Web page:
‘LIME’ brand to be replaced by ‘Flow’

| 07/05/2015 | 9 Comments

CNS Business(CNS Business): Cable & Wireless Communication (CWC) officials said it’s time to say “goodbye” to the brand name LIME and “hello” to the new brand name Flow. LIME’s parent company, CWC, announced on Wednesday it will soon change its name to FLOW in the Cayman Islands and other markets throughout the Caribbean. This announcement comes just over a month after the merger of two billion-dollar companies, CWC and Columbus International, on 31 March of this year.

Officials said for many years the Flow brand has been used by Columbus International in several markets including Jamaica, Grenada, and Barbados, as well as Trinidad and Tobago. Since the merger, the two telecoms companies stated they have been working on rolling out its new identities, and changing the brand name from LIME to Flow is the first major step.

CWC will operate under the corporate banner of C&W Communications. C&W Business will be the business-facing brand across the whole group, replacing the former CWC Business Solutions, Columbus Business Solutions and Sonitel brands. C&W Networks will be the brand representing the wholesale submarine and terrestrial fibre optic cables of C&W Communications, and the former Columbus Networks/JVCO business.

Officials stated over the next few months, customers will be able to experience some of the cutting-edge innovation that C&W plans to bring to the market. The group will formally launch the new brands on a phased, country by country basis, as new products and services are introduced.

Phil Bentley, CEO of C&W Communications said, “This is the beginning of a new and exciting chapter for us. With feedback from our customers and team members, we have refined our portfolio of brands to ensure they really represent the strengths of the combined group.”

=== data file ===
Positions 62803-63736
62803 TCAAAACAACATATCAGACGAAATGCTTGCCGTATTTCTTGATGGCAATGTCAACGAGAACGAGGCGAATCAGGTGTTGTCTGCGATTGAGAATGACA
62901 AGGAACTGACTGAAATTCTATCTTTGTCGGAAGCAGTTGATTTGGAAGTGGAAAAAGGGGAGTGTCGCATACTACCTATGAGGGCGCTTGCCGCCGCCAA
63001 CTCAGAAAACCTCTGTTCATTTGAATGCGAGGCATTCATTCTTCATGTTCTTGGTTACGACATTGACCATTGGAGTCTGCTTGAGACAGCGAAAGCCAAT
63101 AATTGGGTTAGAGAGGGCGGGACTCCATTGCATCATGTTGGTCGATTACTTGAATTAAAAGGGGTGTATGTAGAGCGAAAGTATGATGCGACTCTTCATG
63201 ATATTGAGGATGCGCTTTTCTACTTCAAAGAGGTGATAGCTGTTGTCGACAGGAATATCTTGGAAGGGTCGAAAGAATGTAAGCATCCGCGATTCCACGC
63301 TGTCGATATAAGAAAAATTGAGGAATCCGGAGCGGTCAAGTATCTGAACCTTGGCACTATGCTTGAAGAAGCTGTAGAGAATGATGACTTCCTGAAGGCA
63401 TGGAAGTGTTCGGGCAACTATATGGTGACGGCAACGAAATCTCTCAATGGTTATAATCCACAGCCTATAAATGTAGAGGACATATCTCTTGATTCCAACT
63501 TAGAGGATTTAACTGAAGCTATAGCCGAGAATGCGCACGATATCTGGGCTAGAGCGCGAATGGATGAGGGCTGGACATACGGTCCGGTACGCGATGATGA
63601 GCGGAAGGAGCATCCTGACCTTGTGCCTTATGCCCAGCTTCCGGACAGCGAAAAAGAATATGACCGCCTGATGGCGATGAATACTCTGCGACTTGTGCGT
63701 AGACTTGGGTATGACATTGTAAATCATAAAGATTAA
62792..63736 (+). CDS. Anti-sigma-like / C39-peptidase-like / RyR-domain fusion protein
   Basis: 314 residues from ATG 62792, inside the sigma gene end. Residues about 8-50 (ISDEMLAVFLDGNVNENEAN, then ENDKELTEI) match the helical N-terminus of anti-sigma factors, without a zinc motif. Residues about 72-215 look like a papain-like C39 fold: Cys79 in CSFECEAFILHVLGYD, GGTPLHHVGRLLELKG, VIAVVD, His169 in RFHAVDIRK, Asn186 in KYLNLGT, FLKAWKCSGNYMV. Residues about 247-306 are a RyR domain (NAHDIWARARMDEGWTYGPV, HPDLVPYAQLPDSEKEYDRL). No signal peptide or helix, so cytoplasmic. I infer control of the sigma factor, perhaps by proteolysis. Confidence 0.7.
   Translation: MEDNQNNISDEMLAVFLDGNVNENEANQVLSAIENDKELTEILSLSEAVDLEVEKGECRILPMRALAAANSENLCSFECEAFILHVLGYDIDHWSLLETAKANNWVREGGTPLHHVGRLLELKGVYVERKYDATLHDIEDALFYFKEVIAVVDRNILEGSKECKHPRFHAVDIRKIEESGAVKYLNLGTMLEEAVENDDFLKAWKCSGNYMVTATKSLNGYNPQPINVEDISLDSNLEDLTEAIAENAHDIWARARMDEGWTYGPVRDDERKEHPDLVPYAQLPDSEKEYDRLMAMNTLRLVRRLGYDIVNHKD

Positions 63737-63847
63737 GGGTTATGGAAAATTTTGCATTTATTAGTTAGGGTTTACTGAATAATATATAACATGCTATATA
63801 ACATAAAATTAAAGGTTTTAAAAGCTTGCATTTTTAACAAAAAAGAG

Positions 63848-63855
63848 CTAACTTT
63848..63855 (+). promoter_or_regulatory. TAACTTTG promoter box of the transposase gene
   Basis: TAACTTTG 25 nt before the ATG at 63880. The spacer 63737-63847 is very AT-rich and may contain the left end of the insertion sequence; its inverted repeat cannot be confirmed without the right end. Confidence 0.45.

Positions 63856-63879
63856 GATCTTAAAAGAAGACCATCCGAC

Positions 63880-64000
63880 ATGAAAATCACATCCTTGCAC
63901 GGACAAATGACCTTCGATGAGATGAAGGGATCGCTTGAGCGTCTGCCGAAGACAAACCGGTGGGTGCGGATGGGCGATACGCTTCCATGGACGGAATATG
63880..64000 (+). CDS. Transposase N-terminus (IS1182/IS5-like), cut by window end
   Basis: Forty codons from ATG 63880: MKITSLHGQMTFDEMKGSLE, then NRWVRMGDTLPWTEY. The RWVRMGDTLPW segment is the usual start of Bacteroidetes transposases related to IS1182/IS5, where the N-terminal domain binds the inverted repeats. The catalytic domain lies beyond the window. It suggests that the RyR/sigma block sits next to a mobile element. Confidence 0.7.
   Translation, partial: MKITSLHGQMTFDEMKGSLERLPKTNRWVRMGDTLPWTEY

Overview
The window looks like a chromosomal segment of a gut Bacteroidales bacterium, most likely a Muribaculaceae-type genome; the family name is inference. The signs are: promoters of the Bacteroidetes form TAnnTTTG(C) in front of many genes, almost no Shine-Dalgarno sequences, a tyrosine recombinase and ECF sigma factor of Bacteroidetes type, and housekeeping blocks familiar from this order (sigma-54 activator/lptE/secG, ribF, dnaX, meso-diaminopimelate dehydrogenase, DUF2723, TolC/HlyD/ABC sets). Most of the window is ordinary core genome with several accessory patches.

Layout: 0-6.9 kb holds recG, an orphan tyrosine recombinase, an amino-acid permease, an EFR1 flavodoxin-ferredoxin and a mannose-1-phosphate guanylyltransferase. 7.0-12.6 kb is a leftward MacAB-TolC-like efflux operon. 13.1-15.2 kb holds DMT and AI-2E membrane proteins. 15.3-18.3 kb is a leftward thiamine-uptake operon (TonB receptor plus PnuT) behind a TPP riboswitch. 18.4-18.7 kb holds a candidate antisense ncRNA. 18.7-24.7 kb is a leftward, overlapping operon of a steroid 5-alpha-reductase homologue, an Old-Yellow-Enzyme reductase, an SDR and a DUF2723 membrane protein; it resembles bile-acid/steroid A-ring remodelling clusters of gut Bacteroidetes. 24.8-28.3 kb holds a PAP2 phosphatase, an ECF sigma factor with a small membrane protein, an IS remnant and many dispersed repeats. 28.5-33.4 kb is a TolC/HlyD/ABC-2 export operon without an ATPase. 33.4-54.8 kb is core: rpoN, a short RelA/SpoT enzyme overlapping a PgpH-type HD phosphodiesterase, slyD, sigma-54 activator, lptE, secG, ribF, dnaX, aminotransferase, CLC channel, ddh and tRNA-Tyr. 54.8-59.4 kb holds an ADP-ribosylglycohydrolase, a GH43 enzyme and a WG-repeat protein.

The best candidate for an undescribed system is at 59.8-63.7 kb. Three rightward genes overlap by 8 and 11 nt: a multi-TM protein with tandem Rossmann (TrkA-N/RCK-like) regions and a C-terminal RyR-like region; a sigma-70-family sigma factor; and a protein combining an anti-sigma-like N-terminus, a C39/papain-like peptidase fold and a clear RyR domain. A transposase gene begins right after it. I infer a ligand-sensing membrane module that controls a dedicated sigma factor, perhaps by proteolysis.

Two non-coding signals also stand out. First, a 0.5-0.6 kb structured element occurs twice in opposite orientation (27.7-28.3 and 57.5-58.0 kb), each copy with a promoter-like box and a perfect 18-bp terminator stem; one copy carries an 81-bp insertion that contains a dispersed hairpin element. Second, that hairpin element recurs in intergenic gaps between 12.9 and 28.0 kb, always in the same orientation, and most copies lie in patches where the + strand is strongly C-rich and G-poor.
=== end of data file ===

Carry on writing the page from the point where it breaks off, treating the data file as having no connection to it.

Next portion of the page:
He added, “Flow, with its bold blue colour, captures the essence of the Caribbean sea and sky, and is renowned for innovation, technical excellence and great customer service. It is time to say ‘goodbye’ to our old friend, LIME, as we look forward to defining new levels of customer service and product innovation under the refreshed Flow brand. We will be rebranding our stores, our vehicles, and our uniforms to Flow, and we plan to ‘paint’ the entire Caribbean blue.”

In the wholesale and business markets in which the company operates, Bentley said, “C&W Communications has been a trusted company throughout the region for over a century. It was the first company to lay subsea cables in the Caribbean and across the Panamanian Isthmus. Our research, conducted with business customers, indicated deep confidence and trust in the C&W brand, in terms of reliability and resilience in our markets, whilst meeting the increasingly complex needs of our business customers.”

The CEO also stressed in the release, “We are committed to creating a combined group with a new culture of innovation and technical excellence, backed by major investments, putting our customers at the heart of our business.”